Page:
Innovations in hair
PANTENE Airspray ($5) is the first alcohol-free aerosol hairspray. Here’s why that matters: “Typically waterbased hairsprays are in pumps and the droplets are really big,” says Pantene principal scientist Rolanda Wilkerson, so you can only apply a small amount or the hair becomes really wet. “We changed the actuator so the water mist is very fine.” The absence of alcohol also means the formula doesn’t have to be masked with fragrance, so your flatmate won’t be engulfed by a pungent cloud.
When celebrity hairstylist Andy Lecompte wants textured waves, he hits the pantry. “I’ve been using sugar water in hair for years,” he says, his voice hoarse from attending late-night rehearsals with Madonna and spending the morning fielding questions about Miley’s hair at the 2015 VMAs. The concoction works like a beach spray, says Lecompte, but delivers more shine and softness. WELLA PROFESSIONALS Eimi Sugar Lift ($20) saves him—and us—the hassle of making the simple syrup at home.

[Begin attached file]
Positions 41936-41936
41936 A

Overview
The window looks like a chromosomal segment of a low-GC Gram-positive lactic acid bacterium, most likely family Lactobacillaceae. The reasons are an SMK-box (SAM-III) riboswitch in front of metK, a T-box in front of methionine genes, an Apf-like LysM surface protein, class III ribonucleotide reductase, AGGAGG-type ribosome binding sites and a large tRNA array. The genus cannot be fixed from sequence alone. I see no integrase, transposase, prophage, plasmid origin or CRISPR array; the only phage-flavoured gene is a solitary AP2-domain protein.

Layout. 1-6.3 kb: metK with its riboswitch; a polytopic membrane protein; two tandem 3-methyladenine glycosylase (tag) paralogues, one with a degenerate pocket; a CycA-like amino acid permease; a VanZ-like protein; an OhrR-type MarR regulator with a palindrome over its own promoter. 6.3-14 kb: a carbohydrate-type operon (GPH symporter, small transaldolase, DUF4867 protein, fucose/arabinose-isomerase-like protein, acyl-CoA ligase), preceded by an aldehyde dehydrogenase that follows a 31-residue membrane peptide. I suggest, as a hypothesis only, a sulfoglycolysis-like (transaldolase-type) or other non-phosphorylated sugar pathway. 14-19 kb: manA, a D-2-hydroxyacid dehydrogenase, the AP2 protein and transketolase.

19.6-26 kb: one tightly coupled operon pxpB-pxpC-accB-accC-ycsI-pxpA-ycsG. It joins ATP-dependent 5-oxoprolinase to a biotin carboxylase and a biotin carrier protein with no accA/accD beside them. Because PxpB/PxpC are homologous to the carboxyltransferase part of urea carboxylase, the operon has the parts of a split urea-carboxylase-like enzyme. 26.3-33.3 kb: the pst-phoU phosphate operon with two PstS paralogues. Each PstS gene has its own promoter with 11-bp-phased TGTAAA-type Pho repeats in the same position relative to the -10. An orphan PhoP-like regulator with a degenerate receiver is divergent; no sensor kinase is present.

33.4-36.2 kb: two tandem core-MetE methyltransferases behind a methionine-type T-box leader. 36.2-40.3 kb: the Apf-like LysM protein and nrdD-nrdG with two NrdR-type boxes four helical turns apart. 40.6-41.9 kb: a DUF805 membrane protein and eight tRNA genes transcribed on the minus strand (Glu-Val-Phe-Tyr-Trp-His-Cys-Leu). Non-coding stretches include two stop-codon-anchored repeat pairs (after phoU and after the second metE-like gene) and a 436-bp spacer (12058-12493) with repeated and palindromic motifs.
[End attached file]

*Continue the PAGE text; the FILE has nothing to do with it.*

On the heels of the cowashing craze (shampooing with conditioner) comes a new trend: reverse washing. TRESEMMÉ’s Beauty-Full Volume Pre-wash Conditioner and Shampoo ($9 each) make the case for switching the order of operations in the shower, delivering hydration to fine-haired types without weighing down strands.